In the same way, faith by itself, if it is not accompanied by action, is dead.  So, it’s never easy being a Christian in the first place; even in the good times. It can only get harder if the times get tough.  The wise man sees trouble coming and plans ahead.  He builds his house upon the rock, not the sand. We build our church upon God the Father, Son and Holy Spirit, not upon our own efforts.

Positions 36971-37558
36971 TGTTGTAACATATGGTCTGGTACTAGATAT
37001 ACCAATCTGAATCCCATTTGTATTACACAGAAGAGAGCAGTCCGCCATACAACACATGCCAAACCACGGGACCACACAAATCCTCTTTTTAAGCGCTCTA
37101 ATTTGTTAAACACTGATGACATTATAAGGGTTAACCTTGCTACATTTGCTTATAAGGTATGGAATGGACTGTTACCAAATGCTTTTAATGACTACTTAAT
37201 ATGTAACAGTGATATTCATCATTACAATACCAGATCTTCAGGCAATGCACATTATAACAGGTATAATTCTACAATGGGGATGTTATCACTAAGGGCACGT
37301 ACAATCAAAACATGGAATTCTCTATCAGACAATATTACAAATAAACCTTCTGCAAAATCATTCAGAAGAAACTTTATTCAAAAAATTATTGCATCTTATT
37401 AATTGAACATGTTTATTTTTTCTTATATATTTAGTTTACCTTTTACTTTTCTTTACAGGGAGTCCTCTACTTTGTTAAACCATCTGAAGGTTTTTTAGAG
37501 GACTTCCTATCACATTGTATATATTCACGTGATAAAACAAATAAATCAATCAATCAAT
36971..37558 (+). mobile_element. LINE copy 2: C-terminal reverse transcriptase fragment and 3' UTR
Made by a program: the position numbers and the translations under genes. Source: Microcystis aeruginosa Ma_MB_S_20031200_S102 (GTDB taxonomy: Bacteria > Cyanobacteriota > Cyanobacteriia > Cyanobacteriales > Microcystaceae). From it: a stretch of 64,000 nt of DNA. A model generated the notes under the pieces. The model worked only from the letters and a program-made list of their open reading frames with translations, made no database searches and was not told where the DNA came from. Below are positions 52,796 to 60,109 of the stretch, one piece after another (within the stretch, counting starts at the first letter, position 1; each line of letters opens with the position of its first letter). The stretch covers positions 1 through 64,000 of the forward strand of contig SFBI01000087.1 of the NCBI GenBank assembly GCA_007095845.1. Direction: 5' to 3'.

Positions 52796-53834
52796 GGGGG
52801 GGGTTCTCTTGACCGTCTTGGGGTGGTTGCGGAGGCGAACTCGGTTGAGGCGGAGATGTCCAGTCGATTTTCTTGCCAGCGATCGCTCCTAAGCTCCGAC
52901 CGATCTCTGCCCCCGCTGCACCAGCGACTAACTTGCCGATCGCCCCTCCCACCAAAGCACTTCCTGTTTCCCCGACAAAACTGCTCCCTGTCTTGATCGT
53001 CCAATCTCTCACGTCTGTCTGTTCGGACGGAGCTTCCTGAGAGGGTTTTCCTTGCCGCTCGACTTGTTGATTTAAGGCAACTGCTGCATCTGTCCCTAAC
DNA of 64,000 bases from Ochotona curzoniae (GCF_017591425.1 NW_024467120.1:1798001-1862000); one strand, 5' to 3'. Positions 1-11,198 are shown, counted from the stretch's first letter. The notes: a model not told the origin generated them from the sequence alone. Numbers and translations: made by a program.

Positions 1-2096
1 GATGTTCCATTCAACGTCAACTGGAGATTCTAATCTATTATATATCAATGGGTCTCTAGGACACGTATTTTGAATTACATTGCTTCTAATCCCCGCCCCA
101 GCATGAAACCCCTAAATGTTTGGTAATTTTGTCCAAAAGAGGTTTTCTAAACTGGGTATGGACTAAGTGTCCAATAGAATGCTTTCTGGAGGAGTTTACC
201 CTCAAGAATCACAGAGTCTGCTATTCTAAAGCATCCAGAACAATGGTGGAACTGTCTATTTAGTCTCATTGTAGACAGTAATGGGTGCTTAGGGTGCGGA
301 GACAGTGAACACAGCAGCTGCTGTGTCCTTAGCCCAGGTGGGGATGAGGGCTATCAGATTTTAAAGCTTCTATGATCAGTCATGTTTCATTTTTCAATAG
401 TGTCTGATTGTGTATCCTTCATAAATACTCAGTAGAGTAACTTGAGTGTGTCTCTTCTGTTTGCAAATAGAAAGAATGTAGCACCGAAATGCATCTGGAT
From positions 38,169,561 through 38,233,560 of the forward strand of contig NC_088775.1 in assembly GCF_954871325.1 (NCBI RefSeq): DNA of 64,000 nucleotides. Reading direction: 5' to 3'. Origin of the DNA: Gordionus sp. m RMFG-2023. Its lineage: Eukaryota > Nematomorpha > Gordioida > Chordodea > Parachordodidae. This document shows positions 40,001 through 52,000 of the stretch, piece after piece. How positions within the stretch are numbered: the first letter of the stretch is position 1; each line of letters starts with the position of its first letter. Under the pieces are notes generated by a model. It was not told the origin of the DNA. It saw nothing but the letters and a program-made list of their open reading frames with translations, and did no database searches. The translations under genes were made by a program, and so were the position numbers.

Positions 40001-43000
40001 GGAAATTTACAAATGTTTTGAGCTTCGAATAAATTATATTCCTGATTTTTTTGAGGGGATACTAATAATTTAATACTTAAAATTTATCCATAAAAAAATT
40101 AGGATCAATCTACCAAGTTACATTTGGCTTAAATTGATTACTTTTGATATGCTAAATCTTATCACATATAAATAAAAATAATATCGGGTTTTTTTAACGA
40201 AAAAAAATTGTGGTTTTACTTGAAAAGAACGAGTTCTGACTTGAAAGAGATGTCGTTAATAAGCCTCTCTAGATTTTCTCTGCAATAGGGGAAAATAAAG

So how are we going to react if times do get tough?  Well let’s take a look at the reading from Galatians.  Galatians is one of Paul’s first letters and it is a bit of a marmite letter.  You love it or you hate it.  Luther said it is the best book in the bible.  Some people refer to it as a ‘crucifixion epistle’ or a ‘thorny jungle’.  It is full of emotion and we don’t like that do we?  It is too personal; Paul tells us more about himself in this letter than any other; it is too intellectual, because Paul was after all an academic Jew, a Rabbi, and some of those academics do love to make things as complicated as they can.  But today’s reading is all about the love.  And if we can’t or don’t approach the world and each other with love then what are we doing here.  Paul tells us about our freedom and then, like a good leader, warns of the dangers of that freedom.  Freedom always comes with a cost, a sacrifice; and if we are going into a time of hardships and difficulties, and I really hope I’m wrong about that, then we must fight to keep our freedoms and fight even harder to remember that we are a community, a family, a church, founded in love based upon love, set free by love.  But this is not a Hollywood film.  This is the real world.  All those things are great, but you have to work at it.  Verse 15 of the reading, But if you bite and devour one another [in partisan strife], be careful that you [ and your whole fellowship] are not consumed by one another.  Paul talks to us about the desires of the flesh and the fruit of the Holy Spirit.  We must always keep in mind the truth that we are humans and humans can sometimes be quite horrid.  We can also, with the inspiration of the Holy Spirit be quite marvellous.  But the fruit of the Holy Spirit is Love, joy, gladness, peace, patience, kindness, goodness, faithfulness.